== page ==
Coffee in the cup-holder, books to sell piled in the passenger seat, and down coat over layers of clothes (down to the season’s first outing for the cuddle-duds), I headed west early this morning. The sun was bright, the sky clear, and the air void of any warmth whatsoever. I turned up the music, pushed down the gas petal, and flew soon enough past the usual Lawrence-to-Topeka jaunt, then through the northern wrap-highway of Topeka, to where the land begins to ungulate, rise and drop, widen and round: the mythic and present Flint Hills.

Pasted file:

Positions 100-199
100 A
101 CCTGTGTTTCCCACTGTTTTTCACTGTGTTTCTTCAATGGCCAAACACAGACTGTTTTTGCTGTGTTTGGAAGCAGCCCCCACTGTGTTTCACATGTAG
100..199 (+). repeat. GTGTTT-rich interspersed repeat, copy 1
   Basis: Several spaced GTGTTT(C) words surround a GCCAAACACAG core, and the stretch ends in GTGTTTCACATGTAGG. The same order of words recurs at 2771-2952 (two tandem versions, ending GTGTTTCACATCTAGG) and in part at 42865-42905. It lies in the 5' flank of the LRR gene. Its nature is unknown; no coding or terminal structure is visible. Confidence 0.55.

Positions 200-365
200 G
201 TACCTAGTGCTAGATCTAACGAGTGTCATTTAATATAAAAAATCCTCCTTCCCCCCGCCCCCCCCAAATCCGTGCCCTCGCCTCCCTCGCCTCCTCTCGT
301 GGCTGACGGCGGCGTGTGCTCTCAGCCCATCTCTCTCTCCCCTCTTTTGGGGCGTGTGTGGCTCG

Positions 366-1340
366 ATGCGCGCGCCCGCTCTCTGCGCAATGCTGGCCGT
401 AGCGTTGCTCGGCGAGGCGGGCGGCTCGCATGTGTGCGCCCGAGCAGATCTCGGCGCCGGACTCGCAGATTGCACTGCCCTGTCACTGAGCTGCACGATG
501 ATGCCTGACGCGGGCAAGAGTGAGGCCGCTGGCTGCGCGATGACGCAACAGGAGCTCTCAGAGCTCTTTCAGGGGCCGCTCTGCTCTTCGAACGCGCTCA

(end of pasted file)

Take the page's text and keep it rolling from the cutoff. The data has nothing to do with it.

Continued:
I was on my way to give a talk on Jubilee — what we release and learn from, embrace and start fresh and alive with, beginners all of us at each moment — at the Unitarian Universalist Church of Manhattan. Michael, my old friend of 20 years — lost for a while due to the wild weather of both our lives — was the minister of this very fine congregation, and soon enough I would be standing in front of people in a lovely and sacred space, framed by windows leading to woodland and prairie, slope and ridges, soon enough, but for now, I was driving and in that happy-driving-music where space becomes a good friend just as I speed through it.
Easy enough to cultivate such appreciate especially when that space is made of reddened grasses, wide bowls of horizons, blue bright sky, all shining together in the centering of one of the shorter days of the air.